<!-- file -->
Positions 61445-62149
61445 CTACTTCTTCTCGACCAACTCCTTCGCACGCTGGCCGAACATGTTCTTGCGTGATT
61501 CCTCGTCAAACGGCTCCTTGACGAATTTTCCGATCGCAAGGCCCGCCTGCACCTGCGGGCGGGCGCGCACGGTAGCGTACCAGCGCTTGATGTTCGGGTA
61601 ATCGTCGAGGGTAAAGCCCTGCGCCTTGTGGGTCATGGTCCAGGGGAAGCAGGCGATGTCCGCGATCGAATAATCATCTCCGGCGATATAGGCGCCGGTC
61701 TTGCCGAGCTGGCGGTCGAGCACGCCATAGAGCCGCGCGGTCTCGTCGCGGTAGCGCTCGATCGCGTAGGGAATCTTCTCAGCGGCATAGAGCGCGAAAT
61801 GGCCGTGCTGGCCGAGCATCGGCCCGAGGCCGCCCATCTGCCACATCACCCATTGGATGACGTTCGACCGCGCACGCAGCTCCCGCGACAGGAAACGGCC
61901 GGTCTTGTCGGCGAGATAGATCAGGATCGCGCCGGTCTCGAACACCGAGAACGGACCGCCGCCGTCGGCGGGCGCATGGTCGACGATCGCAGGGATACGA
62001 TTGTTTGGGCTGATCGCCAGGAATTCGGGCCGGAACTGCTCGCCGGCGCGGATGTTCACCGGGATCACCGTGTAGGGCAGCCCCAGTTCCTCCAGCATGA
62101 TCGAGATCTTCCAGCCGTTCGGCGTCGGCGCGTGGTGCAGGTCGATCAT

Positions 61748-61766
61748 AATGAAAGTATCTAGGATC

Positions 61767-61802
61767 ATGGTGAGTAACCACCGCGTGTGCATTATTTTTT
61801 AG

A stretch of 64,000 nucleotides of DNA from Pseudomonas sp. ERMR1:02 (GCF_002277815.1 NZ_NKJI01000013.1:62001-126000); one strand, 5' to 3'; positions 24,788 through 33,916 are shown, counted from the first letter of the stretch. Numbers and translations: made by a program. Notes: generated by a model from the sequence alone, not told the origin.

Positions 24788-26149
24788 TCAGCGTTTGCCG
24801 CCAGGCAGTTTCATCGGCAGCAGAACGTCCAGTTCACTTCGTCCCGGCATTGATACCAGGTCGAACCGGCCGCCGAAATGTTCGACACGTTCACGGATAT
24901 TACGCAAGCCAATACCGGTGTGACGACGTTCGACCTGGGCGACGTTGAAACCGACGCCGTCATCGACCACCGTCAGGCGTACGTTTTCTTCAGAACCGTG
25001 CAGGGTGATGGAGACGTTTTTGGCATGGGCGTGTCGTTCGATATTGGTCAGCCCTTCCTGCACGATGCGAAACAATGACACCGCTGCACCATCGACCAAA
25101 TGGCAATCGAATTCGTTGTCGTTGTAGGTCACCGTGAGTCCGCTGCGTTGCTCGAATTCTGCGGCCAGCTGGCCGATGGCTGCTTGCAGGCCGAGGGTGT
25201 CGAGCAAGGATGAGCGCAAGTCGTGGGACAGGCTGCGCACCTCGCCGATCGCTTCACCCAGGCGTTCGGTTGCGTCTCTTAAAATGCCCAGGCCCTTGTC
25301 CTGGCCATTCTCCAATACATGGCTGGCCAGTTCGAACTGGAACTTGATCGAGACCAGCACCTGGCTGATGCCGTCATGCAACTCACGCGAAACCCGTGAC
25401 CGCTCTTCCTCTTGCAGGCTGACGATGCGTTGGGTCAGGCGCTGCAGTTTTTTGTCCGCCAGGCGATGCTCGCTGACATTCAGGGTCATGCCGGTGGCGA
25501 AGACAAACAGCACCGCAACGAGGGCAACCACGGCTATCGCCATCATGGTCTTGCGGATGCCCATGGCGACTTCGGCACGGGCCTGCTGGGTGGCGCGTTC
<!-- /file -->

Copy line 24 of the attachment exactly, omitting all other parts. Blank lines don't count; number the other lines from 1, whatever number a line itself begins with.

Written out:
25401 CGCTCTTCCTCTTGCAGGCTGACGATGCGTTGGGTCAGGCGCTGCAGTTTTTTGTCCGCCAGGCGATGCTCGCTGACATTCAGGGTCATGCCGGTGGCGA